A sales career is full of peaks and valleys, and no matter how good a rep is, the valleys are inescapable. Sales reps can find themselves in a slump for many reasons (often out of their control) from new competitors to shifting market conditions that alter a solution’s value proposition.
It’s natural for a general lack of confidence to creep in. As a sales leader, it’s important to diagnose this early in your team members and get ahead of it. Just as winning is contagious, so is losing.
Here are three tips to coach ‘up’ a great rep in a sales slump:
Re-evaluate the rep’s sales process.
Dissect your rep’s last few lost opportunities and cross references your results with the last few wins. Consider variables like lead source, preparation, timing, competitive differentiation and the contacts involved on the prospect’s side.
Understanding the intricacies of a sales rep’s deals will help you decide how to coach them on addressing areas of improvement. Sales reps – even the great ones – have a tendency to get complacent. You’ll probably find a few discrepancies that can help you coach your rep back up. For example:
- The rep didn’t thoroughly qualify the client’s pain points.
- The rep didn’t identify competitors early in the process.
- Lost deals are moving faster or slower than usual, and it’s causing an issue with next steps.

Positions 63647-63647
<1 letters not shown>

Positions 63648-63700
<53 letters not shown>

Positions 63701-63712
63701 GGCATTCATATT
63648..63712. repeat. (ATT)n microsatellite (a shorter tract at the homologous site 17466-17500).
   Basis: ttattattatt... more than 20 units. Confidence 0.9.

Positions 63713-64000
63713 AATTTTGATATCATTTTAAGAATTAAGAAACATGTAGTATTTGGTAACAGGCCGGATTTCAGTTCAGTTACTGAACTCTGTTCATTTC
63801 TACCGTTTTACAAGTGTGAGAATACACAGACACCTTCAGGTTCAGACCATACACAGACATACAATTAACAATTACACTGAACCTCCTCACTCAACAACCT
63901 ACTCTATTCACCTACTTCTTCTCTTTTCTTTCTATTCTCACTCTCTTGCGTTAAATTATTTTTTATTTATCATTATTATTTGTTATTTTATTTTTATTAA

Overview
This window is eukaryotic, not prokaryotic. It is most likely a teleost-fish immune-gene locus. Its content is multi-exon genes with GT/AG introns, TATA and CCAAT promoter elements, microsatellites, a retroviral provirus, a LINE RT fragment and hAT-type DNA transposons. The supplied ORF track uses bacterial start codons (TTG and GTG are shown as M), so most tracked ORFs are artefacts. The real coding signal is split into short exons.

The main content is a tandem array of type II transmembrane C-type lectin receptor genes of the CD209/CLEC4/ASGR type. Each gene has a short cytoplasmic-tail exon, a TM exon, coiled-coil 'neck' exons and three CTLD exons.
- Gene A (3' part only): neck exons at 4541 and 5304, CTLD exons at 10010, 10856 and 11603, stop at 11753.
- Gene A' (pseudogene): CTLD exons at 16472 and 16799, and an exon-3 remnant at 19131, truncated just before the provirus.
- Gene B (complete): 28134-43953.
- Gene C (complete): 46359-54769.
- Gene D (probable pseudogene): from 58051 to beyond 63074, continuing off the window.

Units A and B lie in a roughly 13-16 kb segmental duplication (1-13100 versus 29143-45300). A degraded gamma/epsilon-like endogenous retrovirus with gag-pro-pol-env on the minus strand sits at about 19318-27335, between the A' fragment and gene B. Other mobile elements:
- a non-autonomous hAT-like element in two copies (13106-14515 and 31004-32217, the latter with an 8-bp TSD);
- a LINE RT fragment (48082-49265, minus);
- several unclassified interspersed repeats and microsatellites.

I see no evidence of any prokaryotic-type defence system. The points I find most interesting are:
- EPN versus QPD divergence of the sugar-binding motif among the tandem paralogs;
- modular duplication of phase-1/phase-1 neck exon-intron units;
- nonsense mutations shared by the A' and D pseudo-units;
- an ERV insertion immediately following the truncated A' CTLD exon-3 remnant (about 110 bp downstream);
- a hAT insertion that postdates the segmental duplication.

Get their colleagues involved.
Have your rep sit in on virtual or in-person meetings with their colleagues. Choose peers who hold similar roles to the rep, or who are selling similar solutions. Ask the rep to take notes and report what they learned. Struggling reps can often get stuck in their own process, and they almost always pick up a few helpful tips from their peers.
This is especially helpful for remote sales reps who may think they have the best sales pitch, competitive differentiation, or objection handling. But they are often working alone and managing their own sales process, and they could benefit from different perspectives and learning experiences.
This is also an effective practice to incorporate with reps who are new to remote work. How they respond to these peer sessions can indicate whether or not a rep is able to self-correct, adapt and learn on-the-fly.
Take a break.
Great sales reps are often ultra-critical of their own performance. Great reps thrive on self-confidence, so when they face a setback, they push themselves to do better. That urgency can often come through as desperation, in the way they interact with their clients and manage their deal opportunities. Pushing isn’t always good.
Have your rep take a few days off and completely check out. A simple mental reset may be all they need to get back on track. Some self-reflection can go a long way to greater success and professional happiness.
There are many other techniques managers can incorporate. You may want to try additional product or sales training; going back to sales basics; or co-managing the next couple deals with the rep. Regardless, if you get ahead of the sales slump early, your rock star rep will be back on track before you know it.